I am a happily married mom of three kids, 9, 5 and 1, and I blog about my everyday stuff, too, though not as eloquently as you do. I am very involved in my church- I am Lutheran- and enjoy reading and learning about LDS. I think I found your blog through a random search (if you are on blogspot, you can click “Next Blog” and you never know where you will end up) which lead me to Emily F’s blog and that lead me to yours. And I am so thankful.
    Your blog is like a gorgeous story being written in front of us- I guess it’s that way with everyone, but you have such a gift that it is an escape and (your) reality all at the same time. Thank you for sharing with us and inspiring us to cook better, write better and live the best we can. Thanks!

  64. I found you through MMW. I am LDS, divorced mom of two boys. I follow your blog because you are honest about your life and the various struggles of being a single mom. You articulate better than I some of the challenges I face and so even though I have never met you, I feel like you are a friend. 🙂

  65. I clicked over from MMW one day about mid divorce. I’ve been reading ever since. I’m one of your many frequent readers but I’ve never commented before.
    I’m a SAHM of 3. We live in Washington state too! We started out on the east side but have since moved to the west side of the state. I love to read about your family and the things you are doing. You have a very engaging way of writing that is easy and pleasant to read! Thanks!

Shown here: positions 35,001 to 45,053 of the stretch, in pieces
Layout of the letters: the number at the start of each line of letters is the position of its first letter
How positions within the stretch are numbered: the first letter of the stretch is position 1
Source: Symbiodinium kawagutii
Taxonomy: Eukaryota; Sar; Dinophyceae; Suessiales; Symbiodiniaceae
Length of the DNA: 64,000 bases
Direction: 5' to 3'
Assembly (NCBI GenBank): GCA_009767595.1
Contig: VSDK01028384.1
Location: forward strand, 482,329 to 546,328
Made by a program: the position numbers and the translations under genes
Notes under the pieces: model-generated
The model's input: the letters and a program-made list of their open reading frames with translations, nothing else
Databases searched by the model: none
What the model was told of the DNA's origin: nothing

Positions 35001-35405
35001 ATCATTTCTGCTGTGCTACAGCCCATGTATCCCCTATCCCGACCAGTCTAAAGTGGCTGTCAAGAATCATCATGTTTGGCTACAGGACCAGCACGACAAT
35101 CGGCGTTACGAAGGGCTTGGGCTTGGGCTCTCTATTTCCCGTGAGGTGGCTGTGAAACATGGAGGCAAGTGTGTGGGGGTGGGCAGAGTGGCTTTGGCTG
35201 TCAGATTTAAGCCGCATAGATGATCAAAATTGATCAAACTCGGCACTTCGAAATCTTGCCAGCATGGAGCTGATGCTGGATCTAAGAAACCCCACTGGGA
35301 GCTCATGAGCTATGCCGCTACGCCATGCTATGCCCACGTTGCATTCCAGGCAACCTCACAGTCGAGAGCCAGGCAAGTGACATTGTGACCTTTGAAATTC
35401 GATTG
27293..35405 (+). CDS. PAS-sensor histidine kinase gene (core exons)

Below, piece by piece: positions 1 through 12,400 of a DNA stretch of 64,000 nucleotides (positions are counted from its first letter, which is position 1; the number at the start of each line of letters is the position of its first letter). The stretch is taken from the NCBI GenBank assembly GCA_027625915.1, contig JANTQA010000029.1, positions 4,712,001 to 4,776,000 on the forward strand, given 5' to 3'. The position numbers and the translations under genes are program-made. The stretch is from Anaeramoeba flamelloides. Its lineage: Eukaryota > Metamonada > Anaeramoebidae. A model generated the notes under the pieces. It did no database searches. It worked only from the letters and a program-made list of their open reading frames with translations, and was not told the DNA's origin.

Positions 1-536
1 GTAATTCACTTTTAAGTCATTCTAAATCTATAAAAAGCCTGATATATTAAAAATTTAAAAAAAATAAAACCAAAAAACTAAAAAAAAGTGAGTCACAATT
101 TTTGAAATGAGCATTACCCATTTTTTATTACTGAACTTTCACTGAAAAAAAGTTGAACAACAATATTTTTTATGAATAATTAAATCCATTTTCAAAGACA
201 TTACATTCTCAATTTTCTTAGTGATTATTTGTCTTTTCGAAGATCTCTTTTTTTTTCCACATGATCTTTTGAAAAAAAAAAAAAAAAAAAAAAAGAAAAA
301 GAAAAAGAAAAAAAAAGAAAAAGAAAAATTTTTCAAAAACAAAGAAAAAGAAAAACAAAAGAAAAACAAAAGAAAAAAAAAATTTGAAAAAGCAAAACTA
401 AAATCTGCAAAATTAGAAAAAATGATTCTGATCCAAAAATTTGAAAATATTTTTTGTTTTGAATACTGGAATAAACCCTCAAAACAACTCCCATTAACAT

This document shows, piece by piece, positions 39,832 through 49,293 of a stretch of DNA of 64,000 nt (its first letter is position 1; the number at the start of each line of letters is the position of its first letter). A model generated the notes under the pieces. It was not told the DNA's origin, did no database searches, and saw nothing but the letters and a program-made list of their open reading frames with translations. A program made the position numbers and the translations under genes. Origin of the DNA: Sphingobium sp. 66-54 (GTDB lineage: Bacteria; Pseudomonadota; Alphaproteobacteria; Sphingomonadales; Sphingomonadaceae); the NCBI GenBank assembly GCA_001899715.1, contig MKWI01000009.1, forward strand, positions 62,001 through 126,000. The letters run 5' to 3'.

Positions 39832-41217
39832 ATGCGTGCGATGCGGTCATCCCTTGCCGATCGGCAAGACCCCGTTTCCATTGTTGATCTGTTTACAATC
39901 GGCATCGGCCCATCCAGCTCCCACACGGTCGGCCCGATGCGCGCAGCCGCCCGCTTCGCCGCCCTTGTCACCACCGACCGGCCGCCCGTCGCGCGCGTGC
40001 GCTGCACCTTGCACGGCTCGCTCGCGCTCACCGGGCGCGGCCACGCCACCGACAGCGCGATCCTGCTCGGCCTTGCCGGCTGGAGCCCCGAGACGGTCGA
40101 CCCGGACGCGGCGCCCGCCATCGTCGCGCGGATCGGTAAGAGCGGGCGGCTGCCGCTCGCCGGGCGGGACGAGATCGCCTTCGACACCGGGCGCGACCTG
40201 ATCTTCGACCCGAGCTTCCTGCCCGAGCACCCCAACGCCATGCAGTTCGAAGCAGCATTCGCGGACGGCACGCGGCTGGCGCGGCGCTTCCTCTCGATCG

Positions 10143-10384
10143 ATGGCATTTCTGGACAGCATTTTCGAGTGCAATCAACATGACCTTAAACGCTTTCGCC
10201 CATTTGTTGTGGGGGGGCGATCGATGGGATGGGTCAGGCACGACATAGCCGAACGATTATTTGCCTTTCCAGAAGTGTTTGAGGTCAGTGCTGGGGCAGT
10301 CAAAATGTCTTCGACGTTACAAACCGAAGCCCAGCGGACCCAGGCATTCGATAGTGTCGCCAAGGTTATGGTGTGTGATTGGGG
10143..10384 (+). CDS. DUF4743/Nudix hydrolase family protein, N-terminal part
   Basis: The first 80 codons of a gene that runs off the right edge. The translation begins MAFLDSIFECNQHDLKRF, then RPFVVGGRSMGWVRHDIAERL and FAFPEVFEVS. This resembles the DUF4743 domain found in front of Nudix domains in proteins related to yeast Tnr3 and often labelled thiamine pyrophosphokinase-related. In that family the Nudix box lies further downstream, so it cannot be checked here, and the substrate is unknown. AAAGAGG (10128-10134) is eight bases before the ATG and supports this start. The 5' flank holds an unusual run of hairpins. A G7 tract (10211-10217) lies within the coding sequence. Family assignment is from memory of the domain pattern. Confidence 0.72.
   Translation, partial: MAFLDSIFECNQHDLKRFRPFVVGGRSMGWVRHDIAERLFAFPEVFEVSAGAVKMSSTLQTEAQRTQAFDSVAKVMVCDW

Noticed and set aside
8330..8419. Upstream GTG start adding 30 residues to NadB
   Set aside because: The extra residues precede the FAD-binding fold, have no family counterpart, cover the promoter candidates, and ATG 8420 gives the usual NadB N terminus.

66. I can’t even remember when I started reading your blog,it seems like forever (in a good way). When I first started blogging I went by Moddy, but after my divorce I felt like it was okay to be me again. I started reading your blog because you had such a way with words. I loved to read about all that you were doing with your kids and your life. I cried and laughed through your pregnancy with Abby. And then time went on and you were going through your divorce and I was going through mine. On days that it felt like I couldn’t even take a breath because it hurt so much I would read your blog and you would put words to my hurt. Your blog has meant the world to me, thank you for sharing so much of yourself with all of us.

  67. LDS Kiwi living in Japan. I think I found you through MMW (which a friend introduced me to). I also love the way you write and that you are open with the problems you are going through/have been through. I am not good with words, but thank you so much for what you write – it is a real help on days when my less than perfect marriage is even less perfect than normal (ie most days!!)

    • ps convert of just over 10 years, married to a non-member from a different culture (no wonder things are difficult!! lol ), 3 adorable kids aged between 9 and 17.